Wrongful Death Lawsuits in Illinois

Learn about wrongful death claims in Illinois, including who can file the lawsuit, types of recoverable damages, and more.

Updated by , MSLIS Long Island University
Updated 4/28/2021

Illinois, like every other state, has a set of laws that apply to wrongful death claims. We'll look at several key aspects of these laws, including who is eligible to file a wrongful death claim in Illinois, what types of damages might be available, and the time limits on filing this type of lawsuit in the state's civil courts.

How Does Illinois Law Define "Wrongful Death"?

Under Illinois law, a wrongful death occurs when a person dies as a result of another party's "wrongful act, neglect or default." A wrongful death claim can be brought in any situation where the person could have brought a personal injury claim had he or she survived. (740 Ill. Comp. Stat. 180/1 (2021).) So, it can be useful to think of a wrongful death case as a type of personal injury lawsuit, in which the injured person is no longer available to pursue his or her own case in court. Instead, another party must step in and file a wrongful death claim on behalf of the deceased person.

Many types of events can be the basis for a wrongful death claim, including:

Who Can File a Wrongful Death Claim in Illinois?

Some states allow the deceased person's family members to file a wrongful death lawsuit. In Illinois, however, a wrongful death claim must be filed by the personal representative (sometimes called the "executor") of the deceased person's estate. If the deceased person died without appointing a personal representative in his or her estate plan, the court may appoint a personal representative. The personal representative is responsible for pursuing the wrongful death claim, as well as carrying out other tasks related to the estate.

What's the Difference Between a Wrongful Death Case and a Criminal Homicide Case?

As in other types of personal injury lawsuits, the defendant's liability in a successful wrongful death case is expressed solely in terms of financial compensation ("damages") that the court orders the defendant to pay to the deceased person's survivors. That's one big difference between a wrongful death lawsuit and a criminal homicide case, where a conviction can result in jail or prison time, fines paid to the state, probation, and other penalties.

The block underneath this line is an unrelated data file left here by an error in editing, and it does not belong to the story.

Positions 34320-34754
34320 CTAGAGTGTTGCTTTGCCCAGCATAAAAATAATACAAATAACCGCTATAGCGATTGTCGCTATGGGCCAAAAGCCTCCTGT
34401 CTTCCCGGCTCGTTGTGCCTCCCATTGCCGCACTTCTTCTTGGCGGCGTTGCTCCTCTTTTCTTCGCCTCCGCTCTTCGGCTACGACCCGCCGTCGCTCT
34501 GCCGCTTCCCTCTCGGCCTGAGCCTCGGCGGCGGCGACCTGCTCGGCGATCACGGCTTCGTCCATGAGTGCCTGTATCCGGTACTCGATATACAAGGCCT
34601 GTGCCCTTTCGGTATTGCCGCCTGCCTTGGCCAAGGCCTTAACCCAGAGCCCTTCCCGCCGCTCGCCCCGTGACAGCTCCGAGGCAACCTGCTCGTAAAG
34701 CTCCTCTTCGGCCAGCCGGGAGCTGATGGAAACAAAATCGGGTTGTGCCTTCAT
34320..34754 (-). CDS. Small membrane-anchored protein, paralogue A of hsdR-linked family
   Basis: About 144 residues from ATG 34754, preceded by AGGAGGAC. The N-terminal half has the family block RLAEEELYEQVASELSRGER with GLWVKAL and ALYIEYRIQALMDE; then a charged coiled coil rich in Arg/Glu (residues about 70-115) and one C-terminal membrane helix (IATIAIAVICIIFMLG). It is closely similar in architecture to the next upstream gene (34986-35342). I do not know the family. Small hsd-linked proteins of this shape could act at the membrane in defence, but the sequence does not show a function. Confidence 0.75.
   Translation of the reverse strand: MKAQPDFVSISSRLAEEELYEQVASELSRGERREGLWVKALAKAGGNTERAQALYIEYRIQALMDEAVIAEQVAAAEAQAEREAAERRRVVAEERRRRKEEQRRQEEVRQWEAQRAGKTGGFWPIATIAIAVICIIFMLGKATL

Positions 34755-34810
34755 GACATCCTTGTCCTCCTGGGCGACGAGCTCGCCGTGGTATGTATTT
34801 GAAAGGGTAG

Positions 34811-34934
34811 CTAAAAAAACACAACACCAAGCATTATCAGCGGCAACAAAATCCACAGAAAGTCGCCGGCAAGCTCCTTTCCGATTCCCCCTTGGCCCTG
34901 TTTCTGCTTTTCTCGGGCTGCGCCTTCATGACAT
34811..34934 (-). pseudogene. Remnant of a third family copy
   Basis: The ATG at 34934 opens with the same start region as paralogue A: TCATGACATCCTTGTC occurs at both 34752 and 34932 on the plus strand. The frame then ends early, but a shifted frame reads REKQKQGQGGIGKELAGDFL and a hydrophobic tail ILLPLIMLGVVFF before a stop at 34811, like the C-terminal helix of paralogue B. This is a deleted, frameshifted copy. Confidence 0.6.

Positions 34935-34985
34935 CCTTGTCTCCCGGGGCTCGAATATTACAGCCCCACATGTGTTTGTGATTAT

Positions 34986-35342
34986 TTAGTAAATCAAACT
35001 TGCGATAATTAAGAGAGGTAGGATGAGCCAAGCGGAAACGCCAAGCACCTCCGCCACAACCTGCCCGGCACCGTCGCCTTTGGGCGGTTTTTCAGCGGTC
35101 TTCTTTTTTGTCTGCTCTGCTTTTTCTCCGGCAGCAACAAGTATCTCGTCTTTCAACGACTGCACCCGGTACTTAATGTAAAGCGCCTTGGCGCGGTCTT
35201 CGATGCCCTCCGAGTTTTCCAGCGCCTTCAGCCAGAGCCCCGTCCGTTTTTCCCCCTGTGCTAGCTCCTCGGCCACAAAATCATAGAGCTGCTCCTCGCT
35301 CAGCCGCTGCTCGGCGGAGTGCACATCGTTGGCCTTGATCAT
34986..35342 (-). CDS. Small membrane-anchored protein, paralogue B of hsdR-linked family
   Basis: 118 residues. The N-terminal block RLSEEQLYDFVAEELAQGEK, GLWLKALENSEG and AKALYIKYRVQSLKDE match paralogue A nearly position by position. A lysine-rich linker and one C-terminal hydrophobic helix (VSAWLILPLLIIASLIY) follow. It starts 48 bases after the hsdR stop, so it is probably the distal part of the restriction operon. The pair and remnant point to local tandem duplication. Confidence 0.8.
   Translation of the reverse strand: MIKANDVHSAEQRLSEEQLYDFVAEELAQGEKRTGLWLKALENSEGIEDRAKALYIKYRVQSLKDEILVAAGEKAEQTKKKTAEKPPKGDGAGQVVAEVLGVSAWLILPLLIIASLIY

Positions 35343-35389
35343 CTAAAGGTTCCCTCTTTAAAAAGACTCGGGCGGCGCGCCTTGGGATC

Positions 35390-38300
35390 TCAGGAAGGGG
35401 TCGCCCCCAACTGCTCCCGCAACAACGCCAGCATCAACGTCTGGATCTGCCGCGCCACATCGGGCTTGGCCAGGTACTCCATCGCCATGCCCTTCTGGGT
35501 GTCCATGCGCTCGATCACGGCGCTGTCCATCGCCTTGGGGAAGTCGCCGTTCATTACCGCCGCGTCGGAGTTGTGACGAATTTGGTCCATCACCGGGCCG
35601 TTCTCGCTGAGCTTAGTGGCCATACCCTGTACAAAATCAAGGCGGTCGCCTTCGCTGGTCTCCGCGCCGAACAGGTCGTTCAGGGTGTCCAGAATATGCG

Another big difference between a criminal prosecution for homicide and a wrongful death civil lawsuit: In criminal court, the accused's guilt must be established "beyond a reasonable doubt"—a very high bar for the prosecution to clear. In a civil lawsuit, the defendant's liability must be shown only "by a preponderance of the evidence," meaning it's more likely than not that the defendant is responsible for the death. It is possible, though, for a single act to result in criminal charges and a wrongful death claim: A defendant can be sued for wrongful death in civil court, while facing criminal charges related to the same death.

Learn more about proving liability in a wrongful death case.

What Types of Damages Are Possible in an Illinois Wrongful Death Case?

In a successful wrongful death lawsuit, the court will award "damages"—the plaintiff's claimed losses—to the deceased person's survivors or estate. In Illinois, damages are paid to the deceased person's surviving spouse and next of kin according to their level of dependency on the deceased person, as determined by the court. (740 Ill. Comp. Stat. 180/2 (2021).)

In Illinois, damages are intended to compensate the deceased person's survivors not only for the financial losses associated with the death but also for intangible losses suffered by the family. Some common types of damages awarded in Illinois include money for:

  • loss of financial support the deceased would have provided, including lost wages and benefits
  • loss of consortium (meaning the loss of society, companionship, and the sexual relationship the deceased would have had with his or her spouse)
  • loss of instruction, education, and moral training the deceased would have provided to any surviving children, and
  • survivors' grief, sorrow, and mental suffering.

Some states cap the amount of damages that can be awarded to a plaintiff in a wrongful death suit, but Illinois currently has no such limit. Learn more about damages that might be available in a wrongful death case.

How Long Do I Have to File a Wrongful Death Lawsuit?

Wrongful death lawsuits must be filed within a specific period of time, set by a law known as a statute of limitations. In Illinois, the statute of limitations for most wrongful death claims is two years from the date of the person's death. If the person died as a result of "violent intentional conduct," the lawsuit must be filed within five years of the date of the death.

A wrongful death claim may be brought one year after the criminal case is completed if the person who caused the death was charged with any of the following crimes in relation to the death:

  • first- or second-degree murder
  • intentional homicide or voluntary manslaughter of an unborn child
  • involuntary manslaughter or reckless homicide
  • involuntary manslaughter or reckless homicide of an unborn child, or
  • drug-induced homicide.

If the case is not filed within the applicable time limit, the court may refuse to hear it at all. (740 Ill. Comp. Stat. 180/2 (2021).)

If you're considering a wrongful death lawsuit in Illinois, it's a good idea to consult a personal injury attorney. Wrongful death cases can be complicated, and an experienced lawyer can explain how the law might apply to your specific situation.

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